Diabetes Education Center
The Diabetes Education Center provides education, self-management training and nutritional assistance to people with diabetes. Our staff includes a nurse and dietitian who are certified diabetes educators. Our clients and their families not only learn about diabetes,but they also learn to make the lifestyle changes necessary to improve their health and quality of life–now and for the future.
What is diabetes?
Diabetes is a disease that affects your body's ability to produce and use insulin. Insulin is a hormone made in the pancreas. Insulin allows glucose (sugar) from the food we eat to get into the cells of our body, where it is used for energy. When you have diabetes, your body either doesn't make enough insulin, or it can't use the insulin it produces very well. Glucose builds up in the blood.
Type 1 diabetes usually appears in children or young adults, while type 2 diabetes usually appears after age 40. However, children who are overweight are at high risk for developing type 2 diabetes.
Another type of diabetes, gestational diabetes, appears during pregnancy. Women who develop gestational diabetes are at greater risk for developing type 2 diabetes later in life.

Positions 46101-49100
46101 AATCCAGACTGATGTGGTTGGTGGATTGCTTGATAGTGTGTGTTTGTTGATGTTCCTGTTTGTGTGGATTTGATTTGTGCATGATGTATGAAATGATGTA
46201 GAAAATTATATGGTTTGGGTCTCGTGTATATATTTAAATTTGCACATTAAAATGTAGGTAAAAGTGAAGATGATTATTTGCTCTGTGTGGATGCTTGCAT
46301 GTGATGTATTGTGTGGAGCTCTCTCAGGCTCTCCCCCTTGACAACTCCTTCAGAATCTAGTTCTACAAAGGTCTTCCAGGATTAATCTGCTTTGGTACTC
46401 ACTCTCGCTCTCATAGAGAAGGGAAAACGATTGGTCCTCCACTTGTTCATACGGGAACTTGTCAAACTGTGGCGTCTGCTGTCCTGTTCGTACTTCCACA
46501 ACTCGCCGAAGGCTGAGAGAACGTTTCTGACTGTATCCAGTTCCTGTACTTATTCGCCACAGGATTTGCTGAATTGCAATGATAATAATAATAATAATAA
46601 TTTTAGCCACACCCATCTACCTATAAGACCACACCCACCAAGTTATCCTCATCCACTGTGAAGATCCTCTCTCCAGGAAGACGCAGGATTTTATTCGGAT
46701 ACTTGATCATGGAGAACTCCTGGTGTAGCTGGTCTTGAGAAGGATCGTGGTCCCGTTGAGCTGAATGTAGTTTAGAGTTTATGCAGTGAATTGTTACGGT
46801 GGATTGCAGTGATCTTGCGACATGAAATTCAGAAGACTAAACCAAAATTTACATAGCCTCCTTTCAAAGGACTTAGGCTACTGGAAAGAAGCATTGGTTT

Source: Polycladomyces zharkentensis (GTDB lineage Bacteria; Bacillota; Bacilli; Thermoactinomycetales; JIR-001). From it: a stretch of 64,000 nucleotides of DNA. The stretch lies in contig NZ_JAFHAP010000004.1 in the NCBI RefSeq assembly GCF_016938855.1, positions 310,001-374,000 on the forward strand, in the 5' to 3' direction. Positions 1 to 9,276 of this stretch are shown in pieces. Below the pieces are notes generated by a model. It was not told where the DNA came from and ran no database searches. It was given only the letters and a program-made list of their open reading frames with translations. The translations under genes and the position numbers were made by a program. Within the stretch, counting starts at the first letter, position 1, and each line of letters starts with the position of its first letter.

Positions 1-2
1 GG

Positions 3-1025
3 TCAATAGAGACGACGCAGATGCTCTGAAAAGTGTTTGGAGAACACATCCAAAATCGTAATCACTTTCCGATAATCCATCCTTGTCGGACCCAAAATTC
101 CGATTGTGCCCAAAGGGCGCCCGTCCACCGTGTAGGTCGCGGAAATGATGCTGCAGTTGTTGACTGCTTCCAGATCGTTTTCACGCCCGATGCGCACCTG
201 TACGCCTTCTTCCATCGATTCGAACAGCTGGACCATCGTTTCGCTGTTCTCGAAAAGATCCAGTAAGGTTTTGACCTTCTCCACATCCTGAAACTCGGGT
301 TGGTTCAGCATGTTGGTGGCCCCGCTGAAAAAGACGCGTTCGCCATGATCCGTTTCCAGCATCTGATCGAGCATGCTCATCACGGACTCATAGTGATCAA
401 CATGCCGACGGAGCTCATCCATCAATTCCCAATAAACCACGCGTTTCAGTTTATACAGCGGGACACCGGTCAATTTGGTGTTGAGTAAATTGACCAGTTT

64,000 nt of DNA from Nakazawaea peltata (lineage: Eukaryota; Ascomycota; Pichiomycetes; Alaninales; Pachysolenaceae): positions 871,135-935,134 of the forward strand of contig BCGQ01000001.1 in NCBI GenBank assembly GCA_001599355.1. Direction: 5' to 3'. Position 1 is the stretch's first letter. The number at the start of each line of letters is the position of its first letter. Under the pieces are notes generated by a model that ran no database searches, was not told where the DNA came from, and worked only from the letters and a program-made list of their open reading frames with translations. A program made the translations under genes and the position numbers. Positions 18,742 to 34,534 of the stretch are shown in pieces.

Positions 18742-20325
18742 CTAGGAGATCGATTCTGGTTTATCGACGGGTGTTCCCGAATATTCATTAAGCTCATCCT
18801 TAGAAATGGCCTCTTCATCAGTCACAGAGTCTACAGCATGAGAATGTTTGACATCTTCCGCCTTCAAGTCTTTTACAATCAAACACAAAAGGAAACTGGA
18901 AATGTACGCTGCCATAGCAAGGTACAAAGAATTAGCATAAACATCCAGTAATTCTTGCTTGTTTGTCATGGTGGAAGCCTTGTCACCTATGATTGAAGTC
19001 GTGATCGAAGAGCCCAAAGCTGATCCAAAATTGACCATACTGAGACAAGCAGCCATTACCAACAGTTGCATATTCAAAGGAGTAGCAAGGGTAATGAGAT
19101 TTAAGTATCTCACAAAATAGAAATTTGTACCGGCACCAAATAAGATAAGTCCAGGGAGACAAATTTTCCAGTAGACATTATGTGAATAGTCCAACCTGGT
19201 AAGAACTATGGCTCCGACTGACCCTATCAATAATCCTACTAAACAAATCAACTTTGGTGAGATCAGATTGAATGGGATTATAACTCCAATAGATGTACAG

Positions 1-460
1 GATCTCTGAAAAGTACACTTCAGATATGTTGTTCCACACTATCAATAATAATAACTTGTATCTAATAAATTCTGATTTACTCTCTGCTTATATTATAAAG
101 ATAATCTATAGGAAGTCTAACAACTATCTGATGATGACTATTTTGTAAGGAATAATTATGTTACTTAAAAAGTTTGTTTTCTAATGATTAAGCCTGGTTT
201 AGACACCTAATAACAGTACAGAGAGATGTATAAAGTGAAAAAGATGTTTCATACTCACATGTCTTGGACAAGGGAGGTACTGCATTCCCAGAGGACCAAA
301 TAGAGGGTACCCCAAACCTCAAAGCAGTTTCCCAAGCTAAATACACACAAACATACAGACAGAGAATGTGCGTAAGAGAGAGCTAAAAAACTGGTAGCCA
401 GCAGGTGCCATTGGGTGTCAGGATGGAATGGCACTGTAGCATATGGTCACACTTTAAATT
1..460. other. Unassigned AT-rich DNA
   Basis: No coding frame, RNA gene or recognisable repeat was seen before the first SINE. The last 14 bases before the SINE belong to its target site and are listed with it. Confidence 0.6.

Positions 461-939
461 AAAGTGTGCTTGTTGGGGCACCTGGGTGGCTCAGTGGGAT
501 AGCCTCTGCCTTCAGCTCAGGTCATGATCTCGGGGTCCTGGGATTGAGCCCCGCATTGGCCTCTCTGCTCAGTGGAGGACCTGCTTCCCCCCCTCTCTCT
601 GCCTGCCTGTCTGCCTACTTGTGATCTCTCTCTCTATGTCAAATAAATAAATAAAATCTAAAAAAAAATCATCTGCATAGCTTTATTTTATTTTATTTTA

What are the warning signs of diabetes?
Unfortunately, many people with undiagnosed diabetes have no warning signs at all. Extreme thirst, frequent urination, numb/tingling feet, blurry vision, fatigue, weight loss and sores that don't heal are all signs of diabetes. Don't wait for warning signs if you are at risk of developing diabetes!
Who is at risk?
People with a family history of diabetes, people who are overweight and over age 40, people who are not very active, and women who have had a baby weighing over nice pounds are at the highest risk. People of African-American, Hispanic/Latino or Asian-American/Pacific Islander ancestry are also at high risk of developing diabetes.
For more information about the diabetes education services, call (601) 776-6925, ext. 2177.